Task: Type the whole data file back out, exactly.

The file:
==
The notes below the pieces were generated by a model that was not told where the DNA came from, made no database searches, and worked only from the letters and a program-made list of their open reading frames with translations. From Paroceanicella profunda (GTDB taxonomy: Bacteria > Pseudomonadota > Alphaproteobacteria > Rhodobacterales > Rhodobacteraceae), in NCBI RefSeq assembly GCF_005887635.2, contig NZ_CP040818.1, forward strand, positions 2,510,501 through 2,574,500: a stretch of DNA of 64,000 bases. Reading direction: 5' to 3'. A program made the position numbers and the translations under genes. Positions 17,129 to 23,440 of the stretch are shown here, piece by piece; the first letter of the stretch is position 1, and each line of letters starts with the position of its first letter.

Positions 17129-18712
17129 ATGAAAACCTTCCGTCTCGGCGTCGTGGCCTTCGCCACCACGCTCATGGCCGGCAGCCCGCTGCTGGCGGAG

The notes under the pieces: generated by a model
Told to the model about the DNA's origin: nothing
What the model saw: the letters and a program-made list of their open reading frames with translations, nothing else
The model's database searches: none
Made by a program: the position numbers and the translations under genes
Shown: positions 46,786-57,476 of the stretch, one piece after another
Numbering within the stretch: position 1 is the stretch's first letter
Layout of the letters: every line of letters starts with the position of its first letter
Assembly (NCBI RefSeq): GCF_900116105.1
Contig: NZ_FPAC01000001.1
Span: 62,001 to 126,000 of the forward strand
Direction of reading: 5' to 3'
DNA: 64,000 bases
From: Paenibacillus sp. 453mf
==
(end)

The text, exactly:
The notes below the pieces were generated by a model that was not told where the DNA came from, made no database searches, and worked only from the letters and a program-made list of their open reading frames with translations. From Paroceanicella profunda (GTDB taxonomy: Bacteria > Pseudomonadota > Alphaproteobacteria > Rhodobacterales > Rhodobacteraceae), in NCBI RefSeq assembly GCF_005887635.2, contig NZ_CP040818.1, forward strand, positions 2,510,501 through 2,574,500: a stretch of DNA of 64,000 bases. Reading direction: 5' to 3'. A program made the position numbers and the translations under genes. Positions 17,129 to 23,440 of the stretch are shown here, piece by piece; the first letter of the stretch is position 1, and each line of letters starts with the position of its first letter.

Positions 17129-18712
17129 ATGAAAACCTTCCGTCTCGGCGTCGTGGCCTTCGCCACCACGCTCATGGCCGGCAGCCCGCTGCTGGCGGAG

The notes under the pieces: generated by a model
Told to the model about the DNA's origin: nothing
What the model saw: the letters and a program-made list of their open reading frames with translations, nothing else
The model's database searches: none
Made by a program: the position numbers and the translations under genes
Shown: positions 46,786-57,476 of the stretch, one piece after another
Numbering within the stretch: position 1 is the stretch's first letter
Layout of the letters: every line of letters starts with the position of its first letter
Assembly (NCBI RefSeq): GCF_900116105.1
Contig: NZ_FPAC01000001.1
Span: 62,001 to 126,000 of the forward strand
Direction of reading: 5' to 3'
DNA: 64,000 bases
From: Paenibacillus sp. 453mf